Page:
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Why Does CFM Matter?

What is CFM?

CFM stands for Cubic Feet per Minute, and is used to measure how much air a fan or piece of equipment can move.  For dehumidifiers, CFM is important because moisture can only be extracted from air that can be moved through the dehumidifier.  Simply put, if your dehumidifier cannot move any air (CFM = 0), then it cannot extract any moisture.

How much CFM do I need?

The CFM needed is based the square footage and level of humidity in the space you want to dehumidify.  Technically we're interested in the cubic footage (square footage x celing height), which will determine how many cubic feet of air that we need to cycle through the dehumidifier.  Determining the level of humidity will indicate how many times the air should be cycled through the dehumidifier every hour (know as ACH, or Air Changes per Hour).  The higher the relative humidity the more often that the air needs to be cycled through the dehumidifier.

If you have a hygrometer (an inexpensive device that can measure the relative humidity), you should be able to test the humidity levels in your basement or crawlspace.  If you do not have a hygrometer or any other way to get a fairly accurate measurement of the relative humidity, you can typically come up with a good estimate from the table below.

Relative Humidity Description Recommended ACH
Damp
60-70%
Space feels clammy or smells musty in humid weather. This is typical for normal basements and crawlspaces. 3
Very Damp
70-80%
Space smells of mildew and has frequent moisture spots on walls or floor. 4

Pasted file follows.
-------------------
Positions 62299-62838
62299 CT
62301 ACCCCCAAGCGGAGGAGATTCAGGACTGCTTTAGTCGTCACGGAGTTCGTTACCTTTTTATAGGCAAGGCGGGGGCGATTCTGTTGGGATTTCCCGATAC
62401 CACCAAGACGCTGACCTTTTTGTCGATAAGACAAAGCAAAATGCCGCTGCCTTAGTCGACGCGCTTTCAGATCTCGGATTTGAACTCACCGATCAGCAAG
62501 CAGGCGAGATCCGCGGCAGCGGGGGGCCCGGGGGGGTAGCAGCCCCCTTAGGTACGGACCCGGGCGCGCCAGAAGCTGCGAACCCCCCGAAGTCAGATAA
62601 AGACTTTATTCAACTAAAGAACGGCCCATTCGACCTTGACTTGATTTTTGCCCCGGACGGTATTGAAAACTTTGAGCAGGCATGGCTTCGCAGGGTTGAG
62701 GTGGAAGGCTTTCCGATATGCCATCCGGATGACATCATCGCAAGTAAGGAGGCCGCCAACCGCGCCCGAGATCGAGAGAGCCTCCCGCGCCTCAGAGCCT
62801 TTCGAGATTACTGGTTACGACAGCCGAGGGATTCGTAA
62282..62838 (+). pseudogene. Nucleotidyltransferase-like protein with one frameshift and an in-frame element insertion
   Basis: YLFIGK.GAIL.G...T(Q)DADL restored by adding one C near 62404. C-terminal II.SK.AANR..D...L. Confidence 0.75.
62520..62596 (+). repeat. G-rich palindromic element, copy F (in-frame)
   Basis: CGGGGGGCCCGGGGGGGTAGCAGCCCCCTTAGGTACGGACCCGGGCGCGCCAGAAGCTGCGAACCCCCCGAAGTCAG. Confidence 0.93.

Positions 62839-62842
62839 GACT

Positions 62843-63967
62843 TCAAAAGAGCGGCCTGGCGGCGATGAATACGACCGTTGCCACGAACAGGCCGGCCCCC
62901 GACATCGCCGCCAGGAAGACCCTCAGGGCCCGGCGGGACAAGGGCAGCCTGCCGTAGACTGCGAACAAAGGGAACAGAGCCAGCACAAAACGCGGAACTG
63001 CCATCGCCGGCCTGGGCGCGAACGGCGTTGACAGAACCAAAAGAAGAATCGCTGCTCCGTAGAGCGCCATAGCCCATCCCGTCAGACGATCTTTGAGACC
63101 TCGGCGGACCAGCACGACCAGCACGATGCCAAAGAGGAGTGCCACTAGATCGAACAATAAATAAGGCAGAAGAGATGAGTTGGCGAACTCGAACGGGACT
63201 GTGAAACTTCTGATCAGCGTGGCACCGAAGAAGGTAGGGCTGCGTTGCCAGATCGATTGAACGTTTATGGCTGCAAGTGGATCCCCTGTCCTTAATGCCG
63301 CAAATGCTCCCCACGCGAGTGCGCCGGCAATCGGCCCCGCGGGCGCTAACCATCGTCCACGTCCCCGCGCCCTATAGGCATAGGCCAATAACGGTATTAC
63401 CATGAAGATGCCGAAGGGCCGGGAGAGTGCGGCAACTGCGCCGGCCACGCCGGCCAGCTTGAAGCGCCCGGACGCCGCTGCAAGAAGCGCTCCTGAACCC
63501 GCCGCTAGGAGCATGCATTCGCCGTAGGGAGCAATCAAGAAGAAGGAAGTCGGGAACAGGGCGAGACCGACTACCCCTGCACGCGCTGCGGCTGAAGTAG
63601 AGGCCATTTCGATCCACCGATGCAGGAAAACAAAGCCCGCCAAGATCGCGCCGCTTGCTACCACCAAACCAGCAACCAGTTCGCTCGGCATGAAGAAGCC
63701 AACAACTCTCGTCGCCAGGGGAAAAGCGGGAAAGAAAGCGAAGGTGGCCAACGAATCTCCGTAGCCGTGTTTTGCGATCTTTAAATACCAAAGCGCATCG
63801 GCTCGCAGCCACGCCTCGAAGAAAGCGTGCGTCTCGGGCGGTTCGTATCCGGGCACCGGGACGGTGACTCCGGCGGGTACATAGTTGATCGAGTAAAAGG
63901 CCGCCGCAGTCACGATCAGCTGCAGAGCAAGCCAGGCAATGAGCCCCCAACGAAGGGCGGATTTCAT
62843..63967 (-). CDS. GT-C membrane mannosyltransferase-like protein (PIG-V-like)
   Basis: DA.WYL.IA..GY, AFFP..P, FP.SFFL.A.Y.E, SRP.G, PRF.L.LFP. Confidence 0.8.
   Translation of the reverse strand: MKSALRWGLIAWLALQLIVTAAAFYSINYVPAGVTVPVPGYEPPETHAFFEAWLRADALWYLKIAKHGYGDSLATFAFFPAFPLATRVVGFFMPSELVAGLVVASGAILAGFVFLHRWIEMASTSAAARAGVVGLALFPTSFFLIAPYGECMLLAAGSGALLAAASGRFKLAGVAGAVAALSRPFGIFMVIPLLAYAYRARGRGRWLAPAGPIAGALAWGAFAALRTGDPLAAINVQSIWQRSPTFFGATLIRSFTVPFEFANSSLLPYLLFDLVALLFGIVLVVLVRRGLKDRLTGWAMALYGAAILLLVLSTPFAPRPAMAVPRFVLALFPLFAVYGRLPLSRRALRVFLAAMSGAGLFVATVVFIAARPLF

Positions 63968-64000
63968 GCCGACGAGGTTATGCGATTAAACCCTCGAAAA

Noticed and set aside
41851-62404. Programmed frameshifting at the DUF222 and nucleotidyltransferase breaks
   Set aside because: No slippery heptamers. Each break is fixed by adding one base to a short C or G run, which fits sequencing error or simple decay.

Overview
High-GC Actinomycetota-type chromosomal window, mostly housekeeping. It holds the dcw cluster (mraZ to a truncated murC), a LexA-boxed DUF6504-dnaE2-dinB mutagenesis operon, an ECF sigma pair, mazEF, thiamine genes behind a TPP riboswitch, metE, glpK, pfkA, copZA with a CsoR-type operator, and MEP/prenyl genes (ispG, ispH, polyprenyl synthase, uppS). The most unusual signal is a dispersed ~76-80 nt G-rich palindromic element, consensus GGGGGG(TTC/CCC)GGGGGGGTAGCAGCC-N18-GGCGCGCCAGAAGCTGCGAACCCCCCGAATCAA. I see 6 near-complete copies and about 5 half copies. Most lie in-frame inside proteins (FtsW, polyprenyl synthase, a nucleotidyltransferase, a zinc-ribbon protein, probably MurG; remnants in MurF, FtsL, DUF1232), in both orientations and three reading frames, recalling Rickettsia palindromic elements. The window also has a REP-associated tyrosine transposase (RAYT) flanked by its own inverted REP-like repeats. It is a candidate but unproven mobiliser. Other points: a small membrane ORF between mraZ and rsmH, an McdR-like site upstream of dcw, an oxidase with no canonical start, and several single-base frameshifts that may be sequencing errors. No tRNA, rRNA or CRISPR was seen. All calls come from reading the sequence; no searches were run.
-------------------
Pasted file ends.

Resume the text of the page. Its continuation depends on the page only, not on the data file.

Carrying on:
Wet
80-90%
Mold and mildew present, moisture visible on walls or floor. 5
Very Wet
90-100%
Space frequently has standing water present. 6

To calculate the minimum CFM that your dehumidifier should have, take the cubic feet of your basement or crawlspace, multiplied by the number of times per hour that air should be changed (ACH), and then divided by 60 minutes.  The resultant number should give you the CFM that your dehumidifier should have.  Below is an example to calculate CFM:

  1. 65% relative humidity = 3 air cycles per hour
  2. 1,000 ft² * 7 ft ceilings = 7,000 ft³
  3. 7,000 ft³ * 3 ACH / 60 minutes = 350 CFM

The CFM calculation should serve as a guide for sizing your dehumidifier.  If you find that your suggested CFM is much higher than any dehumidifier you can find, you can always install more than one unit to increase the dehumidification.  If the dehumidifier you choose has a higher CFM rating that what you need, then the dehumidifier will run less frequently to achieve the desired relative humidity levels (in other words, it's OK to get a larger dehumidifier than you need).